How to Become an English Teacher: Job Description & Salary


It’s time to break out the Steinbeck, Shakespeare, Austen and Hurston, because it’s time to talk about how to become an English teacher. For some of you, English was a class that would tax your nerves and provide the best time to take a nap during a long high school or college day. There are those of you however, that loved your English class and your teacher. You soaked up every bit of literature that you could and wrote feverishly in hopes of receiving some positive praise. This latter group of you is the reason we are writing this today. You are the English teachers of tomorrow and we are going to tell you how to tackle this career minus the iambic pentameter.

How to Become an English Teacher

Do you like to read and write? Have you always wanted to pass on your love of literature to others because your friends never understand you literary jokes? If so then you should totally consider the career of an English teacher. Do we have you convinced yet? Sure we do!

So now that we’ve convinced you that you want to become an English teacher how about you let us tell you how to do it! Get out your note pad because we are going to drop some serious knowledge on you and probably a bad literary joke or two.

Bachelor’s Degree in English

For starters, all states require that English teachers have at very least a bachelor’s degree. There will be certain schools that will require that you have extra teaching certificates if you are working with young kiddos as well. For today though, we are going to focus on how to become an English teacher in a high school or postsecondary school (fancy pants word for college) setting.

 Most English teachers decide to earn a bachelor’s degree so that they meet minimum state requirements for licensing so that they may get a job in a public school. Private schools do have different standards and don’t require a bachelor’s degree for employment, but most teachers still opt to get a degree because jobs in private schools are not always attainable.

During your schooling to get a bachelor’s degree you will cover a wide berth of literature. Even though you won’t likely be teaching young children, some degrees and jobs actually require you to have a good bit of knowledge in children’s literature as well. You’d be surprised by how useful Dr. Seuss actually is when teaching high school and college kids. Who doesn’t like green eggs and ham, right?

Oh, and here are a few schools to check out:

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Concordia University-Portland offers several fully online one-year Master of Education (MEd) programs and a fully online Doctorate of Education (EdD) program. You'll learn new strategies and techniques to amplify your impact in the field of education.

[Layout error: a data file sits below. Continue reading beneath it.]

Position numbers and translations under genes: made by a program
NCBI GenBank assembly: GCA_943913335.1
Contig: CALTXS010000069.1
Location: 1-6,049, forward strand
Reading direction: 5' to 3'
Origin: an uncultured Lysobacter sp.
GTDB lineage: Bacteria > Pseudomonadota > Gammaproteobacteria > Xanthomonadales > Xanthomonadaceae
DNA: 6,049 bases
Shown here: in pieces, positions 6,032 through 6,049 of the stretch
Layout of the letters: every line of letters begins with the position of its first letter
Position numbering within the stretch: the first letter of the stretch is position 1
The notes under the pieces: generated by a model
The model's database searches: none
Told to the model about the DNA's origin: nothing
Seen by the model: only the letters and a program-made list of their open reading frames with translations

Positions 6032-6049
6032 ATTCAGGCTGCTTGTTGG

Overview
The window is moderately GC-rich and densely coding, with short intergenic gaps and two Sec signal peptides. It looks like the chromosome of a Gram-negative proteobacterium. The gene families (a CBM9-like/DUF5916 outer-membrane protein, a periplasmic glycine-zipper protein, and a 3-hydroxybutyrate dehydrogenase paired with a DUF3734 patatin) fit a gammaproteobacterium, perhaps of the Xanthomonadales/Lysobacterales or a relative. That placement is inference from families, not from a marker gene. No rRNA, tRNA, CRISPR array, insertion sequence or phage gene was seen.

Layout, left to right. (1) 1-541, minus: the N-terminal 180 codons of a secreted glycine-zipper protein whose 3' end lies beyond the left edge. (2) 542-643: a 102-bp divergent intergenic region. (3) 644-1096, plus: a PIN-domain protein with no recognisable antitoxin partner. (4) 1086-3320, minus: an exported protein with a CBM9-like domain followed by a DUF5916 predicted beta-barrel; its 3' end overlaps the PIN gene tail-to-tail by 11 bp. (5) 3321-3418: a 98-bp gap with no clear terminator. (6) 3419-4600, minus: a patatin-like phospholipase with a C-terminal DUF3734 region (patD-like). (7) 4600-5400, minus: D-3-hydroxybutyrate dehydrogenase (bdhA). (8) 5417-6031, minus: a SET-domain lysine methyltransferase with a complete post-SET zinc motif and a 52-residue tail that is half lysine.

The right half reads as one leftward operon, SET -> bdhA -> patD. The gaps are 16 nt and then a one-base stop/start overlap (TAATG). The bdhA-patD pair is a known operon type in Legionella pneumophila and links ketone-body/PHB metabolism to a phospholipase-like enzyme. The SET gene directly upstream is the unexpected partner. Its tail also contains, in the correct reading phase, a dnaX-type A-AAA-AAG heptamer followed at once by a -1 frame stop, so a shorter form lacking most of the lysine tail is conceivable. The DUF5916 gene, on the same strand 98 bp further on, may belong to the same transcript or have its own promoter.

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  • M.Ed. in Curriculum & Instruction: English to Speakers of Other Languages (ESOL) (K - Adult)
  • M.Ed. in Curriculum & Instruction: English Language Development
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Student – Teacher Practicum

Once you have received your bachelor’s or master’s degree, you are ready to start your student – teacher practicum. You can even begin your teacher training as part of your degree if your school is willing to work with the local school district. If you’d like to get a jump start on your supervised training, definitely check on that option. Most states require this step to obtain official licensing and as a means to gain some solid teaching experience before being thrown to the wolves.

In the long run going through the paces as a student teacher really is a good idea. It will give you first-hand experience with teaching and will likely reduce the deer in the head lights look that you are likely to be rocking on your first few days of actually teaching. Trust us, those kids can smell fear and will give you a hard time if they sense a bit of nerves. Teacher training is the perfect way to combat that.

Licensing

As an English teacher you will be required to complete state licensing in order to find a job as a teacher. The licensing requirements will vary from state to state, however, you can bet your britches that you will have to take tests proving that you have skills in the areas of reading and writing. The remaining requirements to obtain your state teaching license is proven supervised student – teacher practicum and a bachelor’s degree with an emphasis in English. Most states will also require you to take some additional continuing education programs to keep your license valid, so make sure that you keep up on that when you are fully licensed. It would be a pretty big bummer for you and your students if you couldn’t teach for a bit due to lack of completing a couple of workshops.

Now you know how to go about becoming an English teacher, so get out there and get going…but finish reading the rest of this first!

Where Can I Become an English Teacher?

The most common places for English teachers to be employed are in high schools or colleges. High school English teachers function much the same as college English teachers. The main difference is the expectation of the students and the level of English you are teaching. High school English classes are broader and focus on some well-known literature with some writing thrown in. College English classes have a more defined focus like American literature or English literature, for example.

Either place that you become an English teacher will require you to promote a passion for classic and current texts as well as writing. You may get lucky and have some students that are really passionate about the subject as well and will look to you as a mentor. This can happen in either work setting and each will need a slightly different means of guidance. You’re surely up for the challenge though.

What Does an English Teacher Do?